All Tizen phones will receive the Bada UI (MeeGo's UI was a Nokia's contribution Ц from now on it will be used on the Meltemi project). Considering that Bada was created as an overlay for any OS and the dev team has got all the tools for app development the company should not have any problems with making apps for Tizen.
I am aware of only one Tizen phone to be released in September 2012. it is possible that Samsung will announce another one by the end of the year but it is very premature to forecast the success of Tizen.
Moreover, Bada will not disappear completely because Bada phones are important for Samsung Ц they were developed independently and are both very profitable and decrease the company's dependance on Android. However, Bada is not crucial for Samsung Ц its most important role is to demonstrate presence on the smartphone market. Bada is unlikely to corner the market one day Ц it will continue to play its role in the dedicated market niches.
In 2012 we will observe the fall of formerly a great company surrounded with a lot of pomp and a share of cynicism from the Nokia management. There is plenty of cynicism around the company already: instead of sales figures they give us pre-order numbers or the number of handsets distributed within marketing campaigns. But reality will hit them eventually.
The first piece of news that might interest you is the unprecedented marketing campaign in the UK. You can take a Nokia 800 for a 40 day ride for free and return it if you don't like it Ц all expenses are paid by Nokia. This fantastic generosity might turn into great losses. Naturally, the number of handsets participating is limited but it certainly costs a lot of money. Moreover, some employees of Nokia's rivaling companies became the first to use the offer Ц for them it is a test drive of Nokia handsets paid by Nokia.
The promo site - www.lovemekeepme.com
More news that should make you feel sure about Nokia's future. The company is willing to pay up to $30 for ads for every Nokia 800 (besides the marketing expenses). The quantity of ads is overwhelming unlike the sales figures. In Q4 2011 the company began shipments of the first two WP7 phones to channels and the result was mere 1 million handsets (according to the latest Morgan Stanley report but it can be wrong as they simply do not possess the required information as IDC, GFK or some other analysts). Anyway, it is a failure even when compared to the failure of Nokia N8. Nokia is proving the law of all sinking companies Ц each flagship becomes twice less popular than the previous one. This law is empirical of course but it seems to work.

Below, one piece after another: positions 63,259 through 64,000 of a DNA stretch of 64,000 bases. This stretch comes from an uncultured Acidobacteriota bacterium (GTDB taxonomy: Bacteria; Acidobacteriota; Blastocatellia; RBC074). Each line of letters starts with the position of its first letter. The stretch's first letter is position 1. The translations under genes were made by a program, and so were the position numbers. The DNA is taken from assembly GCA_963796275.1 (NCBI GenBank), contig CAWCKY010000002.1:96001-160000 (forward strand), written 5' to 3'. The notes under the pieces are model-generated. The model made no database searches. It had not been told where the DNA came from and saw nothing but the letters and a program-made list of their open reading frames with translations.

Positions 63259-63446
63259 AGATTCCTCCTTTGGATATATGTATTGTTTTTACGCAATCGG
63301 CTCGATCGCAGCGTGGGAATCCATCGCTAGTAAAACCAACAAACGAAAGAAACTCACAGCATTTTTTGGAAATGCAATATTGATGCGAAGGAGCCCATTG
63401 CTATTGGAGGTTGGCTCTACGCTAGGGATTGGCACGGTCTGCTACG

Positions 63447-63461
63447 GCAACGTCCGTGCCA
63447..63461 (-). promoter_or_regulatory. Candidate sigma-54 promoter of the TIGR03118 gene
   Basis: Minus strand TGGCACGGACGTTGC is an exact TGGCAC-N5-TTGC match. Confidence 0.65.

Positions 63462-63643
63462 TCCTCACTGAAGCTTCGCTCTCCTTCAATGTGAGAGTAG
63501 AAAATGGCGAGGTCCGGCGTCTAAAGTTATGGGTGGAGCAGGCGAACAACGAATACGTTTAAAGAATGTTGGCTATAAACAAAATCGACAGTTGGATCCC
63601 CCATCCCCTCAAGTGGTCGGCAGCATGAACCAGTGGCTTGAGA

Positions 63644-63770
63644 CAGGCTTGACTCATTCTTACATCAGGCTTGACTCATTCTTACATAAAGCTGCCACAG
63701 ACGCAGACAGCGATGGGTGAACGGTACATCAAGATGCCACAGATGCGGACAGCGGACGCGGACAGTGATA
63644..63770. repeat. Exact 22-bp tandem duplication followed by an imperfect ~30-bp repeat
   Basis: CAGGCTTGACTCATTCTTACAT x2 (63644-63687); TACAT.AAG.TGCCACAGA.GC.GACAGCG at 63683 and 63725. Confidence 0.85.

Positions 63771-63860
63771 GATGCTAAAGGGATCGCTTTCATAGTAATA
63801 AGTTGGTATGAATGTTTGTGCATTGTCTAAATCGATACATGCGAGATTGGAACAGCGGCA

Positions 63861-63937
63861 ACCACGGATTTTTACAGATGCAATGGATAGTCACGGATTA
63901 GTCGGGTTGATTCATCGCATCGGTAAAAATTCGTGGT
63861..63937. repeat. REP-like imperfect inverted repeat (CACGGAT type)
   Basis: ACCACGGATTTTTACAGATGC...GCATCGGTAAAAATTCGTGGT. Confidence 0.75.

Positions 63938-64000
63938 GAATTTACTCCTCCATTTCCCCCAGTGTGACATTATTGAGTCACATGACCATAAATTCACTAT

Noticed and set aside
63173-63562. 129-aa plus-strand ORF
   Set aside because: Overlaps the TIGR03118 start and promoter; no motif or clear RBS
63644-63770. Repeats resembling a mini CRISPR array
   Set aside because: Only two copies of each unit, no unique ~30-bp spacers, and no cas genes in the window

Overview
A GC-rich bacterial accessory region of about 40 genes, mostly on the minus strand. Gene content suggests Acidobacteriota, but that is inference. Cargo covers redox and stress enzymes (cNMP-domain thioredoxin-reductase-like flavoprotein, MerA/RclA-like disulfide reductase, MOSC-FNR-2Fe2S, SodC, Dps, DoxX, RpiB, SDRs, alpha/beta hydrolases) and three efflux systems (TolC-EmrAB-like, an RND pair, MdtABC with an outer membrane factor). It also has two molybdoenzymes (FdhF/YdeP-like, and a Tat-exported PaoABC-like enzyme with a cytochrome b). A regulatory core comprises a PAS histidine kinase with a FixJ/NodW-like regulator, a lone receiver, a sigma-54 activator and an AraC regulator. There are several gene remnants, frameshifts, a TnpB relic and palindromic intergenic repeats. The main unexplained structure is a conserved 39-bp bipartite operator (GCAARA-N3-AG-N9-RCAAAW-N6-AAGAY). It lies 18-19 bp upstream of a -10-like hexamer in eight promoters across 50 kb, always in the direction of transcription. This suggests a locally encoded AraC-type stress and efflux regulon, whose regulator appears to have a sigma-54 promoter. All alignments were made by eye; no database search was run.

And another piece of news to make you feel reassured about Nokia and its plans for the future but, of course, only a PR trick is the purchase of Norwegian Samrterphone AS by Nokia. The deal was closed back in late 2010 but was announced only in 2012. Why? To stir public interest for Nokia and... that's it.
Smarterphone is working on an operating system for inexpensive phones mainly for touchscreens (but not limited to). Nokia abandoned hope to compete with Korean touchscreens who are already in the $50-100 range. The only reasonable response for Nokia would be cheap Symbian smartphones but the production costs of these phones are too high. Another solution would be the development of the Touch&Type series on the S40 platform but it has proven to be unpopular and the production costs are also high.
Nokia's inability to make a cheap touchscreen phone supported with an adequate platform lead the company to Smarterphone. The latter does not produce phones but in 2011 Kyocera C4700 was released featuring their platform onboard Ц C4700 is basic touchscreen phone and nothing special but with a very attractive price tag (full specs here).
This phone designed for Latin America did not make a bang and it looks very ordinary. However, I am curious about what Nokia can transform it into. It is an interesting issues and I don't think that Nokia is planning on increasing the number of OS and inegrate Smarterphone into S40. I think it is a replacement for S30 that would create a greater number of inexpensive touchscreen phones for the mass market (the $50-100 range). However, Nokia is unlikely to integrate this OS into their own phone series so in the end we get an even bigger OS fragmentation in Nokia phones. This solution will be used for phones that will never be customizable and have very limited functionality but also very cheap. This move was necessary because Nokia's developers failed adapt S40 for this purpose.
P.S. Have a nice week and don't forget to visit our website Ц we will have a bunch of very interesting stories for you. So long.
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Published 18 January 2012